Women work for free for one hour and forty minutes a day, according to new gender pay gap data from the Chartered Management Institute and XpertHR.
The annual salary survey found that women working in full-time roles earn 22% less than men, meaning they work 100 minutes per day, or the equivalent of 57 working days every year, for free.
Gender pay gap resources
Across all professional roles, the gender pay gap stands at £8,524 – men earn, on average, £39,136 per year, while women earn £30,612. This is slightly smaller than in 2014, when the gender pay gap was 23%, or just over £9,000.
At director level, the pay gap rises, however. Male directors earn an average of £138,699 compared with the female average of £123,756.
Male managers also receive almost double the bonus of female managers, at an average of £4,898 compared to £2,531.
The CMI/Xpert survey also reveals that the pay gap widens as women get older. Women aged 26 to 35 were paid 6% less than their male colleagues, but this rose to 20% for those aged 36 to 45, and 35% for women aged 46 to 60.
This is reflected in the lack of older women in senior positions. Women comprise 67% of the workforce in entry-level roles, but female representation drops to 43% at senior management level.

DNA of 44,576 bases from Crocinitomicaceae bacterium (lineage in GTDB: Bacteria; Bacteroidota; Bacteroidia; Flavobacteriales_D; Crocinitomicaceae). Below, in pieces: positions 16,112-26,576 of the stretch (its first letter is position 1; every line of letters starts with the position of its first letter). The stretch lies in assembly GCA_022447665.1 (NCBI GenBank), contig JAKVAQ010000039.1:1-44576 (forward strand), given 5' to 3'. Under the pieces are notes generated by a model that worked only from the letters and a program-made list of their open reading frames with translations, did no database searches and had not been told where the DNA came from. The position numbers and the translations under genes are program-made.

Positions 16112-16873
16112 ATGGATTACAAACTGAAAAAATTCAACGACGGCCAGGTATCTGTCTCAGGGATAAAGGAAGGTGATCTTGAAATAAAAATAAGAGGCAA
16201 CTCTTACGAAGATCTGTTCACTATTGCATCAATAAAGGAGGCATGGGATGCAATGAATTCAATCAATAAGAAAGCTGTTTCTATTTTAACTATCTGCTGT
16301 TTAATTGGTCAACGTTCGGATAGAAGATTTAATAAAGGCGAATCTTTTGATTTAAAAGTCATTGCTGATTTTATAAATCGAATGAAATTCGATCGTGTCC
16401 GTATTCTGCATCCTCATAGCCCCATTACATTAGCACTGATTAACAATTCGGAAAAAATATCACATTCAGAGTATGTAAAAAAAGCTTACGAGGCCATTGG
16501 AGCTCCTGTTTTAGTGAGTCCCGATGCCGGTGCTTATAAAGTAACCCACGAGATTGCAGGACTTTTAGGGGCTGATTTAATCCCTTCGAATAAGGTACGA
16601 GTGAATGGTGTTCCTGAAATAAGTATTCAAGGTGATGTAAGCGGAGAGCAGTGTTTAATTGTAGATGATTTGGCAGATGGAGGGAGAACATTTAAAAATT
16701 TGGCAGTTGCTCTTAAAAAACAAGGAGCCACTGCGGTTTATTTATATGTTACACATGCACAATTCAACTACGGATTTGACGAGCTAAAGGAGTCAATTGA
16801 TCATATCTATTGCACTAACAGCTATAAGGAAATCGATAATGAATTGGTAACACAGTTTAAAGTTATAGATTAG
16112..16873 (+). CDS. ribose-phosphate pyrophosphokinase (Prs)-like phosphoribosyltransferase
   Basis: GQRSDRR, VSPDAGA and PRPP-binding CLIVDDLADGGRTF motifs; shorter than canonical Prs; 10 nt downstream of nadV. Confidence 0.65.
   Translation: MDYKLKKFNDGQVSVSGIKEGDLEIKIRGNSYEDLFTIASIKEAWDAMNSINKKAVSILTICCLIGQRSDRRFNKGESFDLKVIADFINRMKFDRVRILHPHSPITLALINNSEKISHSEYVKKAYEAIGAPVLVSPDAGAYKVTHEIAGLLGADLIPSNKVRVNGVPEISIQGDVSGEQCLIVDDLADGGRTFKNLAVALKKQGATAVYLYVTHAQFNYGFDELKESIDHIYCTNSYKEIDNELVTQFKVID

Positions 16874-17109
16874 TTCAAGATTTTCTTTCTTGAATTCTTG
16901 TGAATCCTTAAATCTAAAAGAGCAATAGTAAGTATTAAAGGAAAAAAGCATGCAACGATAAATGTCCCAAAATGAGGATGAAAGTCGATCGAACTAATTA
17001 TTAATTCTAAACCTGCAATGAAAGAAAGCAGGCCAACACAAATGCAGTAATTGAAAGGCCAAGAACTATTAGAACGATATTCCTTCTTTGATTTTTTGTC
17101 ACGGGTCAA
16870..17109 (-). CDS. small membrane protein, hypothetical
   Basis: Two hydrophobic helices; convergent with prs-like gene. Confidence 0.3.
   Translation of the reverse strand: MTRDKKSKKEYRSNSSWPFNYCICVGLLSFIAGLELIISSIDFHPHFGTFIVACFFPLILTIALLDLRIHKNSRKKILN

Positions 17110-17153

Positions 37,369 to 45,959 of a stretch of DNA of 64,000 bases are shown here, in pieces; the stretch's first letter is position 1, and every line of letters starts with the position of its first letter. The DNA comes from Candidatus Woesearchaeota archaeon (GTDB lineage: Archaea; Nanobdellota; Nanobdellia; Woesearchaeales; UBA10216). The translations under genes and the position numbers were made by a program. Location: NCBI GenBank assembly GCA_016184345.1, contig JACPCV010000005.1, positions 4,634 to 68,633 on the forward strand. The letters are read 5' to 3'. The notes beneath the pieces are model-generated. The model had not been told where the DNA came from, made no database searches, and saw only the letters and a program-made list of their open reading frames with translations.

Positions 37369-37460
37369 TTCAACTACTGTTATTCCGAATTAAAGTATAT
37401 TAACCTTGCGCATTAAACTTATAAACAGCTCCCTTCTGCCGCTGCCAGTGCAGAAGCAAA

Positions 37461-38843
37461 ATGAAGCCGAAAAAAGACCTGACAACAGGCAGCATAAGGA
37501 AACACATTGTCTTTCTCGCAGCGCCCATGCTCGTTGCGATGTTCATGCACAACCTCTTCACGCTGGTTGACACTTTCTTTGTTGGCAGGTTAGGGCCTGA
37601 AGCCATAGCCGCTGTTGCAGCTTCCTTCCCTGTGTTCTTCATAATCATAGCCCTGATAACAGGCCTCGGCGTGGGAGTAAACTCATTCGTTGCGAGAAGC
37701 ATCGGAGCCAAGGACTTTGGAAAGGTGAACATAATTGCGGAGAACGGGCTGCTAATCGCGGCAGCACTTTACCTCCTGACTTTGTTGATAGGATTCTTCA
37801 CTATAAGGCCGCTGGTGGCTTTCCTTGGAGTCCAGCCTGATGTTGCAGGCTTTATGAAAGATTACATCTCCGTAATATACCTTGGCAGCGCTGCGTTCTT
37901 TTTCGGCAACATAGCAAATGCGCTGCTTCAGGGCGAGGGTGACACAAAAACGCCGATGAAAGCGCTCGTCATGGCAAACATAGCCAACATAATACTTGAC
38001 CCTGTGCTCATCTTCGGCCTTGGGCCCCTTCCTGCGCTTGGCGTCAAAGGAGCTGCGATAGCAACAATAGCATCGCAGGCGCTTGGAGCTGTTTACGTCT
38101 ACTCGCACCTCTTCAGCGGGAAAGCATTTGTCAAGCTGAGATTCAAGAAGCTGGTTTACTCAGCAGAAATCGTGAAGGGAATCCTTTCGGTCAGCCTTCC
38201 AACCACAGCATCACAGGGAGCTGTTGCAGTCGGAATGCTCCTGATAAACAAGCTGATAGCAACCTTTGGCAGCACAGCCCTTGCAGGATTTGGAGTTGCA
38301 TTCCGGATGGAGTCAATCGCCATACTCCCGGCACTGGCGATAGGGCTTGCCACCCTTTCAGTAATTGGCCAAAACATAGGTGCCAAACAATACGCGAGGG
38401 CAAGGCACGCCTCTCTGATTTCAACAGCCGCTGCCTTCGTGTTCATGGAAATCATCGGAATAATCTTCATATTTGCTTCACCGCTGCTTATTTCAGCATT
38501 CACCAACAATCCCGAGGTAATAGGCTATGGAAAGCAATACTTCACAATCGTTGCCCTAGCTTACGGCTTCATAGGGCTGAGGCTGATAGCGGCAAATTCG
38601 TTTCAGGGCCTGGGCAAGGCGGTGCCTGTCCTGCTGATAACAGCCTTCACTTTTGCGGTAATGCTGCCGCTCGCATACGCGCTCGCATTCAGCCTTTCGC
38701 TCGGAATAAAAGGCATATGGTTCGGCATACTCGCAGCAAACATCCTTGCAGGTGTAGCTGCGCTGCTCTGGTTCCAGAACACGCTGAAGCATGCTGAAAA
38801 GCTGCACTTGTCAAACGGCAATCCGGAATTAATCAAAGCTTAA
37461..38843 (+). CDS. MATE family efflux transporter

Mark Crail, XpertHR’s content director, said: “An entire generation has now worked its way through from school leaver to retirement since the first equal pay legislation came into effect in 1970.
“But the gender pay gap persists, and many employers still prefer not to know just how bad it is in their organisation rather than getting to grips with the data and doing something about it.”
Crail added that HR and reward specialists have a “special responsibility” to address the pay gap and move it up the management agenda.
Ann Francke, chief executive of the CMI, said that the Government’s proposed legislation to make gender pay gap reporting compulsory for large companies was “good news for business”.
She added: “Transparency is a powerful driver for closing the gender pay gap. Clearer employee data, improved recruitment and a reinvigorated focus on business culture will help unblock the talent pipeline and support more women to become senior managers and leaders.”
The CMI’s recommendations to help employers close the gender pay gap are:
- Check your data processes – can you report on and analyse gender pay data?
- Segment your workforce – are there gaps at different levels of seniority?
- Align pay and pipeline data – assess whether there are barriers to women reaching senior roles.
- Track changes – use data from multiple years, rather than a one-year snapshot.
- Set targets – and use them to monitor progress and drive change.
- Review starting salaries – do your recruitment processes create a gender pay problem from the outset?
- Start reporting – publishing gender pay data shows a commitment to fairness to all employees.
- Change outdated cultures – flexible working and mentoring are among the ways of retaining and developing employees of both sexes.